Hey there, time traveller!
This article was published 23/11/2012 (1371 days ago), so information in it may no longer be current.
If news is supposed to be new, it's surprising there was any coverage at all when the U.S. Centers for Disease Control and Prevention announced to reporters earlier this month that drug-resistant superbugs must be addressed through more prudent use of antibiotics.
"How we use and protect these precious drugs must fundamentally change," Dr. Arjun Srinivasan, associate director for health-care-associated infection prevention programs at the CDC, says in a Reuters report. The CDC is linking up with 25 health-care organizations to raise awareness.
These groups are warning that without action, patients could soon face a time when antibiotics are powerless to treat many common infections.
Dr. David Relman, president of the Infectious Diseases Society of America, said in the same report doctors are already seeing patients with bacterial infections resistant to "every antibiotic we have left."
"It will take all of us -- consumers, health-care providers, researchers, policymakers, industry, and others -- to tackle this problem," he said. There is no argument that doctors need to prescribe these medications more judiciously. But this coalition wants these drugs on a prescription-only basis for the animal industry too, a recommendation that would significantly change how the livestock industry operates.
Equally non-newsworthy was the press release issued by the National Institute for Animal Agriculture (NIAA) after it hosted a symposium on the same issue that same week.
In it, the NIAA rambles from the obvious: "antibiotics dramatically improve human, animal and plant health, and increase life expectancy," to the surreal, characterizing antimicrobial resistance as a "topic" that is "subtle, complex, difficult and polarizing."
What is noteworthy is that so little is being done to address it, despite health agencies from the World Health Organization right down to local public health officials ringing alarm bells.
Here in Canada, it's like a UFO on the radar screen. Everyone seems to realize it's big and potentially harmful, but no one wants to venture out of the control tower to deal with it.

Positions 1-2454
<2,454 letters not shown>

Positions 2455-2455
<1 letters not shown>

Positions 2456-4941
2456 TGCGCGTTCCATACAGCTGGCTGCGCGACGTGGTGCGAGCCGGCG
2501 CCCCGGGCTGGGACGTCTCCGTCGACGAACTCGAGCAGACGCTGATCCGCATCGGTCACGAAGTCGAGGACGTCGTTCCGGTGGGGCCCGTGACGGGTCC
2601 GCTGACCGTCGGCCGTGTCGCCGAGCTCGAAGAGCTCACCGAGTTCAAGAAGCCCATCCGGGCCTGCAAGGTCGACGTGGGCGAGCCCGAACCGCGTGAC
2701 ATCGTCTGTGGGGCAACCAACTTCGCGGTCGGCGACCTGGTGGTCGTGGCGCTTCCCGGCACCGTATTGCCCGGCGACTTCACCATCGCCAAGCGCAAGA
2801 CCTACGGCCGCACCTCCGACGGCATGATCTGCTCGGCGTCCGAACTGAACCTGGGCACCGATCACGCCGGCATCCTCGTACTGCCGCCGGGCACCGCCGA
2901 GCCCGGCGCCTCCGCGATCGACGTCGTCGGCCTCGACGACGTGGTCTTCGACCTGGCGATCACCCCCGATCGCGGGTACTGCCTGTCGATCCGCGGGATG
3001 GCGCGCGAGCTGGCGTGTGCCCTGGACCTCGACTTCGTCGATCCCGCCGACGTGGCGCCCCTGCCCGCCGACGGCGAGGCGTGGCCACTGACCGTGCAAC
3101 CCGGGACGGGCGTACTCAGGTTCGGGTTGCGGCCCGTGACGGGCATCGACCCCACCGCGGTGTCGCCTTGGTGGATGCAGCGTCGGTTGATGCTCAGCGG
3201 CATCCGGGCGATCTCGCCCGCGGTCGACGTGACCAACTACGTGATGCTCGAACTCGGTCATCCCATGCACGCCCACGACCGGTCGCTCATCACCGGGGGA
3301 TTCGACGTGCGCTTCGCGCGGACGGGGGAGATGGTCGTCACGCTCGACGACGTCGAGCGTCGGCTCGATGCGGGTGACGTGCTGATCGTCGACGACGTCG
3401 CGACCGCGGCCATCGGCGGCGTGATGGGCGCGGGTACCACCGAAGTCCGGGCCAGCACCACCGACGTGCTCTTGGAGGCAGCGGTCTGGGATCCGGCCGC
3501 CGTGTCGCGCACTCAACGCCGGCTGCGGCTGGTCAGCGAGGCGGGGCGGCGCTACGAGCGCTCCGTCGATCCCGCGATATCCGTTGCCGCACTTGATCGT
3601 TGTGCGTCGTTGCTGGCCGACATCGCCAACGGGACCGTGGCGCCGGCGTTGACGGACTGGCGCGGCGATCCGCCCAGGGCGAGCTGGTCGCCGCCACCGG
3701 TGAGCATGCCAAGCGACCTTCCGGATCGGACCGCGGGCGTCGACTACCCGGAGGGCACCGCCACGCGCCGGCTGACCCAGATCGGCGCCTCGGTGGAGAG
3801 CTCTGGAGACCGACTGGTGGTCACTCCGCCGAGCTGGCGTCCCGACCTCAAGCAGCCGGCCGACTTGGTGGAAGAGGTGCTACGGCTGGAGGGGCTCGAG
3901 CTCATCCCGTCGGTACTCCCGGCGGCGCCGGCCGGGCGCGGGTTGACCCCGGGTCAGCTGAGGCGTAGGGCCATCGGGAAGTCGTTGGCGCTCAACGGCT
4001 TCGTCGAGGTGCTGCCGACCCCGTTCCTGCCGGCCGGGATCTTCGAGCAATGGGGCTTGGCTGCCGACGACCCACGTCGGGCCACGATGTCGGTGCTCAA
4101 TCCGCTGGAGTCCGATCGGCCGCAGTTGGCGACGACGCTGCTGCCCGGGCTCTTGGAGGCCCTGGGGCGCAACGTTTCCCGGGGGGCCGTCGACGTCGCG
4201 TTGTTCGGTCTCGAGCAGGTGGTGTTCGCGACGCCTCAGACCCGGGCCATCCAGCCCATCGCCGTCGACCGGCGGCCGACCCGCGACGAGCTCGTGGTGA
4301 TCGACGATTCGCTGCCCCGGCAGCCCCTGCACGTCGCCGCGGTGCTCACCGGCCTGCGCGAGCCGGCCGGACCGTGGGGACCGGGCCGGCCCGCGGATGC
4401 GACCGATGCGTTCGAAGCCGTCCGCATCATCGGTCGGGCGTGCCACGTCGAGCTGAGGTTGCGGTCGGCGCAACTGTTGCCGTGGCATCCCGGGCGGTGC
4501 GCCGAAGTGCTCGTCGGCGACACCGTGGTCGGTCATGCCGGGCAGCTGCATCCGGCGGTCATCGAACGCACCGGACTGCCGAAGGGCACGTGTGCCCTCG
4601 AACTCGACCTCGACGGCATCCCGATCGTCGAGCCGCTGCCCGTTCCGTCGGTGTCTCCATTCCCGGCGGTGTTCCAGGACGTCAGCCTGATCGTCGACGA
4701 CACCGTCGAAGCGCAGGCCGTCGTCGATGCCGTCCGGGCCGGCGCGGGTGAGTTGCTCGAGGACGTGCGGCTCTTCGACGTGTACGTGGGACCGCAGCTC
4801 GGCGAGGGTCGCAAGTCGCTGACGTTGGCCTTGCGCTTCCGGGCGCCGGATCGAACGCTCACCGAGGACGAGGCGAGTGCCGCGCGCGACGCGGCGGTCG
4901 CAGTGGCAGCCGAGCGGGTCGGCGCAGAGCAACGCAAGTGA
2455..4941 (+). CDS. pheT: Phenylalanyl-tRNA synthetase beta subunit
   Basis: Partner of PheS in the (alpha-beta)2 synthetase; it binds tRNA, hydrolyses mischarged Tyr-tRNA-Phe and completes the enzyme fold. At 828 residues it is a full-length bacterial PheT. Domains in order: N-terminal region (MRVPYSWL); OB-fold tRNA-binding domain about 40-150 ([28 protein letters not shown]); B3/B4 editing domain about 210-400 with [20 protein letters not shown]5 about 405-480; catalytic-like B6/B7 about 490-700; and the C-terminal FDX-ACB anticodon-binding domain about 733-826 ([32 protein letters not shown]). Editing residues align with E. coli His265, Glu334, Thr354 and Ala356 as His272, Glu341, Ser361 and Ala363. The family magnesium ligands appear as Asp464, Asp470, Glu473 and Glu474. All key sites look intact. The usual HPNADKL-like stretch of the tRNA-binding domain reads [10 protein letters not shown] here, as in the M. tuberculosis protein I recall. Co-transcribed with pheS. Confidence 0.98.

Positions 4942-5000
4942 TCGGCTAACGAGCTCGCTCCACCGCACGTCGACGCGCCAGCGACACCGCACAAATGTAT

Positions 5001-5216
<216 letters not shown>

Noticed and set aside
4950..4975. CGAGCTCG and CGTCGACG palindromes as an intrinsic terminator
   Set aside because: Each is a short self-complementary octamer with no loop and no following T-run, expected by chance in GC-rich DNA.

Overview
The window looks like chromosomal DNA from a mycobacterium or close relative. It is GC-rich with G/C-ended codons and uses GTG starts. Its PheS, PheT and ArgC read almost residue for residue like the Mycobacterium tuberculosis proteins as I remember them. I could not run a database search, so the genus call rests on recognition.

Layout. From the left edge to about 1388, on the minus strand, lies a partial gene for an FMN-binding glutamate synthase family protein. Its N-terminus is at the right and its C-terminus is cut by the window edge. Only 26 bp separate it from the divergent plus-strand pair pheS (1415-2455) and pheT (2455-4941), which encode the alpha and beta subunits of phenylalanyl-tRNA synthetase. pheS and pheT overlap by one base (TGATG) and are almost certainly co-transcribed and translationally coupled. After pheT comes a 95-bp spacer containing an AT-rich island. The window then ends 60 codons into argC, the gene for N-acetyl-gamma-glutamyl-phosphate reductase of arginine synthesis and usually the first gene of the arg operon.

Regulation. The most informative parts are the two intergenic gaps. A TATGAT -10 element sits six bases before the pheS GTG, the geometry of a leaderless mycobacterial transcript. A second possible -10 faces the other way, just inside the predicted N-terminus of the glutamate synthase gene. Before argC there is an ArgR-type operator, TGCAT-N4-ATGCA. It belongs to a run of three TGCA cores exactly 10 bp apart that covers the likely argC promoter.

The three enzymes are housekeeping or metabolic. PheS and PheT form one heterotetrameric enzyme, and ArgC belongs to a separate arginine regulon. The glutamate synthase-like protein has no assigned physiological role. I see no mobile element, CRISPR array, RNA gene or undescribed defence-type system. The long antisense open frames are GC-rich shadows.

Three federal agencies, the Public Health Agency of Canada, the Canadian Food Inspection Agency and Health Canada monitor for resistant microbes in the food-animal sector. That surveillance shows antimicrobial resistance is growing, but none of those agencies has the authority to address it.
Health Canada encourages prudent use of antimicrobial drugs. It recommends against mass-medication use in feed and water. But the key words are "encourage" and "recommends."
Veterinarians are regulated by provincial governments and how they prescribe these medications can be monitored. But producers don't need a vet's prescription to obtain them.
"Canada is one of the few industrialized countries that allows over-the-counter sale of antimicrobials for food animals," says the 2002 report "Uses of Antimicrobials in Food Animals in Canada: Impact on Resistance and Human Health" prepared for Health Canada.
In short, antimicrobial use in the animal industry falls through a regulatory loophole. When used as growth promoters or as preventative therapy against infections when animals are stressed or kept in crowded conditions, producers have a free rein. And that's the way the industry likes it.
"On first glance, movement to a prescription-only system would appear to be a logical step towards more responsible use of antimicrobials. On purely scientific or public health grounds, there is little argument against a prescription-only system," says the Health Canada report, now 10 years old. "The committee was made well aware, however, that things are not quite so simple or straightforward, and that there are socioeconomic arguments (e.g. costs and convenience) against such a system."
The U.S. is at least talking about action. After being reprimanded by a U.S. federal court judge, last April the U.S. Food and Drug Administration asked companies to over the next three years phase out antibiotics for uses such as promoting growth in livestock.
If the U.S. livestock industry has to reduce its reliance on antibiotics to prevent illness or promote growth, Canada will be forced to follow, if for no other reason than maintaining its access to that market.
Oh yes, it would also be good for public health.
Laura Rance is editor of the Manitoba Co-operator. She can be reached at 792-4382 or by email: email@example.com